The tomatoes were thriving and beginning to fruit. Most of the new growth has been broken off and fruit is on the ground

The tomatoes were thriving and beginning to fruit. Most of the new growth has been broken off and fruit is on the ground

I was relieved that the winds saved themselves until the day after the Garden Fair, given they made their mark on the last of the sweet peas, broadbeans and stopped the cornflowers from feeling so cocky. But I wasn’t expecting a huge hailstorm to hit after I went back to Sydney.

Fortunately one of the last things I did was net off the berry bed to stop the birds who have discovered the ripening gems, and they have been spared. However anything with leafy growth has been massacred. It looks like a plague of green caterpillars has eaten their way through my beds, but it’s all the damage from hail. This time the damage is more widespread than the frosts.

Zucchini - after a number of unsuccessful attempts. I  had baby zucchinis on this a few days ago

Zucchini – after a number of unsuccessful attempts. I had baby zucchinis on this a few days ago

I’ll be replanting all the leafy greens like lettuces, spinach, rocket and can hope that the tomatoes just kick on and grow. But it’s disappointing to see the veg that were just beginning to establish themselves and fruit looking so stripped and bare. Moreso after so many attempts to get the cucumber and zucchini started and sourcing so many mini tomatoes. Fortunately most of the other plants in the garden seem to have been spared. Just the food crops took most of the force.

Another gardening experience. I now have a bit of hospital work to do in the garden.

Eggplant - this was a picture of purple flowers last Saturday

Eggplant – this was a picture of purple flowers last Saturday

Putting the Convent to Work

Image

Now that the Convent will be my permanent home, and I have no immediate plans for work, I’ve realised it is important that I make the most of what I’m doing at the Convent and also do justice to the garden produce.

After the first planting of the garden beds, I know now to plant what I will actually use, not just what seems interesting to try and watch grow. This round of veg is very practical – things I know will grow and I will eat. Lots of leafy veg, my mini tomatoes, cucumber, zucchini, capsicum, beans … and I’m beginning to benefit from the produce.

I had a now deleted draft post on whether the broad beans were worth the effort. I had planted them in a few spots, not knowing how they would behave and for a long time I just had l tall plants taking up room but not doing a lot. How wrong I was. After suffering unruly plants falling all over my garden beds and dominating other plants, I’ve now harvested over 4 kilos of podded beans to place in my freezer. That’s after eating and giving away possibly that much again. They were heavy cropping wonderful produce and will again be included, although not in the raised beds – they are better against the wall where I can stake them against the heavy Kandos winds.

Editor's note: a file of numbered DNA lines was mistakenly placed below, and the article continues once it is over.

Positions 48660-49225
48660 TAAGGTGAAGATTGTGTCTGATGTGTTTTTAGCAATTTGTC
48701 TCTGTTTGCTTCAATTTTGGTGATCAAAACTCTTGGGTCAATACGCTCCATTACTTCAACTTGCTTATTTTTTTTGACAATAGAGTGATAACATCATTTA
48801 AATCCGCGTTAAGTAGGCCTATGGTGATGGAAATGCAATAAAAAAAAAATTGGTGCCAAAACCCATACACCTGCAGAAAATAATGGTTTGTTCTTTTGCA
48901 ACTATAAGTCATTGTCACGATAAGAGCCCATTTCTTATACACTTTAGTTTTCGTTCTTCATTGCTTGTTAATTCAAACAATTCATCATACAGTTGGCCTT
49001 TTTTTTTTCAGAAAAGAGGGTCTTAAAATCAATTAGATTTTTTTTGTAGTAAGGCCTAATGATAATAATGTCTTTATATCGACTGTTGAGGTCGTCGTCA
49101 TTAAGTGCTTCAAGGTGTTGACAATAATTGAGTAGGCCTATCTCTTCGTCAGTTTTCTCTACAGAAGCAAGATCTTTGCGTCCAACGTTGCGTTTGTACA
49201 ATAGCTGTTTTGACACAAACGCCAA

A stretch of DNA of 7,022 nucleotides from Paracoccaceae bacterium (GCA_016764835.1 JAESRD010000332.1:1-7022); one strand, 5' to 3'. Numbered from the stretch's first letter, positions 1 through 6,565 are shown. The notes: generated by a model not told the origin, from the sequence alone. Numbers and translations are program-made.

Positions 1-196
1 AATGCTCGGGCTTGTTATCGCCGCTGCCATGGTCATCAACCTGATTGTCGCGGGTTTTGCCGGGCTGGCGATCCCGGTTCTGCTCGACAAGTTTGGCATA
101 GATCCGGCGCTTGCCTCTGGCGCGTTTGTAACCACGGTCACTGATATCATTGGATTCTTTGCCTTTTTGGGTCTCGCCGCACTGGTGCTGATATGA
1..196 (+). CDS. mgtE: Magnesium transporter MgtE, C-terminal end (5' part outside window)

IMG_1760I’ve been picking half a dozen strawberries a day to include with my breakfast and they took quite a hiding from sampling visitors during the garden fair, but I’ve managed to pick 400g for the first batch of strawberry icecream which is now sitting in the freezer. I’m looking forward to the removalists arriving next week as I really need my big fridge here. The berries are only just starting and I can see Youngberries, Blueberries and Rasberries all forming and some beginning to show colour. Not sure I will have enough for jam this year but there will me more icecream and some syrups to put away.

The herbs are going crazy and I’m letting plants go to seed so I can continue to propagate without purchasing new plants (I hope). Next on the list is storing some herb butters – parsley, tarragon and chive are the obvious ones.

I’m enjoying the industry, but I also appreciate the practicalities of owning and running the property and making the most of the efforts put into establishing the garden.

IMG_1759

Kandos Gardens Fair

Visitors arriving and checking their passports in

Visitors arriving and checking their passports in

Well, we did it. The Convent participated with other gardens in the district for a weekend of open gardens. I have no idea how many people came through but anywhere from 200 – 400. From locals who wanted to see what I’ve done with the building to people in Sydney who just love gardens.

The Chapel greeted visitors for the first time since its makeover

The Chapel greeted visitors for the first time since its makeover